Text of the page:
POV Excavator cab

On Contour Swales are a way to slow, spread and sink rainwater in order to store it in the ground.
Geoff Lawton eloquently describes the concept in this short video.

Here are some that I built in Oakland last week working along side my friend Christopher Schein. He is a master of Permaculture Design and long time teacher.
Please check out his book The Vegetable Gardener's Guide to Permaculture and his Permaculture Class at Merritt College.
The Eucalyptus logs to the right are forming a raised bed for vegetables.
 The berm on the Left will be planted with fruit trees
A swale in the making.
We used some water to find the level.
You can also see a transit in the upper left corner.
We also use an "A" frame.
There are various ways of getting the swales level or "On Contour". It is possible to use a water level, laser, transit or a home made A frame
The berm on this swale will be planted with native plants.
 Here are a couple more from a different site in Oakland. Taking care not to disturb the bee hives.
Adding mulch to the swale basin.

  Lafayette in May 2014

Las Trampas Ridge in Lafayette. Mid December 2013.

Often we need to work around existing trees.
Being mindful of their roots we attempt to sink water into their drip line.

Edge of swimming pool
Last year saw a very dry December. Typically it would not be possible to do this kind of excavation in the winter months without making a huge mess, especially around a pool.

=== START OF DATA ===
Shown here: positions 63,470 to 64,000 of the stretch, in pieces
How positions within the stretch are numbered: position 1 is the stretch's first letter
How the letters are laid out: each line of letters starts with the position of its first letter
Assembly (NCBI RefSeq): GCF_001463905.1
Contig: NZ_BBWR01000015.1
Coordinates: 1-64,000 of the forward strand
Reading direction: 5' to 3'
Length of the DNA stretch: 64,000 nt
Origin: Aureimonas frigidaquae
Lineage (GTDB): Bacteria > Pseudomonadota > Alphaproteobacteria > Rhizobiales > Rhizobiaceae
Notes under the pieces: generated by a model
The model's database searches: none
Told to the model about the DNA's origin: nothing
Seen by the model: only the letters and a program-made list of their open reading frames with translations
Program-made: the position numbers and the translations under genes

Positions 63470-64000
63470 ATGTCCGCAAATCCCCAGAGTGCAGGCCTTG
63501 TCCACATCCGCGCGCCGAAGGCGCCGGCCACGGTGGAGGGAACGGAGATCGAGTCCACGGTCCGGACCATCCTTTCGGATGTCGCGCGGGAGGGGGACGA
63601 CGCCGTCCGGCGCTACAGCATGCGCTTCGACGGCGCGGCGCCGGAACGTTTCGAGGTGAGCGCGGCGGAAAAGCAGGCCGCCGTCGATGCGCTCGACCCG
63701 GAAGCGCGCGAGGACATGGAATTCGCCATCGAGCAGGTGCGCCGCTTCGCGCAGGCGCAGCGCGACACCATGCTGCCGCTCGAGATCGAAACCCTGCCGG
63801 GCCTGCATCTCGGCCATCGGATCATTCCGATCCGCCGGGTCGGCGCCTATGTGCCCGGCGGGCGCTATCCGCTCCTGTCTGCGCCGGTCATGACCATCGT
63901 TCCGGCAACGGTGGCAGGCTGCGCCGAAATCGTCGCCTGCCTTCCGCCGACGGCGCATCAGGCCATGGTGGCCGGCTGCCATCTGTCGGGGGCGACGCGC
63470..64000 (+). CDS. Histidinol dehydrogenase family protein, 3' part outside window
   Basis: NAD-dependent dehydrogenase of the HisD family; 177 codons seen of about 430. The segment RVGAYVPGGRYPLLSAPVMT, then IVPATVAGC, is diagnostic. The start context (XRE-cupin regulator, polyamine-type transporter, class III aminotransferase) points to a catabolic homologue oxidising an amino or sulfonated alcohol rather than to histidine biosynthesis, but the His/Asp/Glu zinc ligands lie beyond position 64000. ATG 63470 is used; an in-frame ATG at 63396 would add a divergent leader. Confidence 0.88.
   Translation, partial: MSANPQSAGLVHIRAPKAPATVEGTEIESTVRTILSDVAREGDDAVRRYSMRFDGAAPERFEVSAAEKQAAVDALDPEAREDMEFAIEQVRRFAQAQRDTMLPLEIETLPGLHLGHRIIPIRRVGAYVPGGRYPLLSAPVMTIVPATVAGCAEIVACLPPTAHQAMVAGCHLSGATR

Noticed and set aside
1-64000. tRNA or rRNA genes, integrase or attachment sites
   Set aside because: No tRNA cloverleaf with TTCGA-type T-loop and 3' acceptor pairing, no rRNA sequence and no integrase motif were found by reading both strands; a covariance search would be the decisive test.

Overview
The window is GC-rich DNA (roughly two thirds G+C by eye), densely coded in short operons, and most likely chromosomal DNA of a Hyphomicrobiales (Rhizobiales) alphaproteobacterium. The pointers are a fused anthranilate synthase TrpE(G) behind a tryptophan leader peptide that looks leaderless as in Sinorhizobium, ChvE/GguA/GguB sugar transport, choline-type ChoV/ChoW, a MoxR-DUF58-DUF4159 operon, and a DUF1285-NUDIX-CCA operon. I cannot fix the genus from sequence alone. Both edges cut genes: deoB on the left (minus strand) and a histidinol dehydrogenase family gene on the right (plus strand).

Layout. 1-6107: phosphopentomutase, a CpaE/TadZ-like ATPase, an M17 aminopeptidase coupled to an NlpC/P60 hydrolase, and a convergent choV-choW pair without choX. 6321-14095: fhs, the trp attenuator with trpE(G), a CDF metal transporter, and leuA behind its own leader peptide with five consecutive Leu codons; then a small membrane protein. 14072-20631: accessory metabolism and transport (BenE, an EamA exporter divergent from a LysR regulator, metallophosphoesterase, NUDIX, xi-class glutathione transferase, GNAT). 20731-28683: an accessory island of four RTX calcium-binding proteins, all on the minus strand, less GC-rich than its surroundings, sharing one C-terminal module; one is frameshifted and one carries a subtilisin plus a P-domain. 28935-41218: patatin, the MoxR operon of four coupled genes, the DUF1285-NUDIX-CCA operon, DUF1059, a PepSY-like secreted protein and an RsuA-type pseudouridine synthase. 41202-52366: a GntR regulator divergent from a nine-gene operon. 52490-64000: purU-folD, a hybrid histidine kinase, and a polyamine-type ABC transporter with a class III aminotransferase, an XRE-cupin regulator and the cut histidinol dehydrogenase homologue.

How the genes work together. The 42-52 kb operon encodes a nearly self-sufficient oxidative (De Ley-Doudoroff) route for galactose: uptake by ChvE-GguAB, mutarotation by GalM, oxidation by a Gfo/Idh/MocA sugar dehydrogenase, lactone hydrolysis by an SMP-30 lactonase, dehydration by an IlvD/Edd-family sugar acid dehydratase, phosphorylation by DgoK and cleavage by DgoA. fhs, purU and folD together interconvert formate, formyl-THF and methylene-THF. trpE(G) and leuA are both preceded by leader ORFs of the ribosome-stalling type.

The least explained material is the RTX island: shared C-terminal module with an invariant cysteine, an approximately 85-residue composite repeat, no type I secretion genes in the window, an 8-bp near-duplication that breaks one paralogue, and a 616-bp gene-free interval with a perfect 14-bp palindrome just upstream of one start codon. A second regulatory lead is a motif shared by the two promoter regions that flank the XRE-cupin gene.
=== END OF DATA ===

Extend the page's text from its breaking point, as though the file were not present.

I would love to get some "Now" photos to compare the before and after shots. 
Enjoy the fruits of the season,


Tuesday, April 15, 2014

Full Tax Moon

The full moon in April is known as the Egg Moon in England. Native Americans also called it the Pink Moon. It has also been known as the Sprouting Grass Moon, Fish Moon, Seed Moon and Waking Moon.

Today is the last day to file 2013 taxes and it’s a full moon so I’m seeing it as the Tax Moon this year.

The concept of taxes includes sharing our individual bounty for the good of All.

The Center Avenue Community garden is all about sharing.


Would you be willing to share some of your tax refund to support the Center Avenue Community Garden project that offers so many benefits to our community? Or even pay a little extra to support a useful public creation where you can see the beauty of what your funding creates year round in partnership with Mother Nature?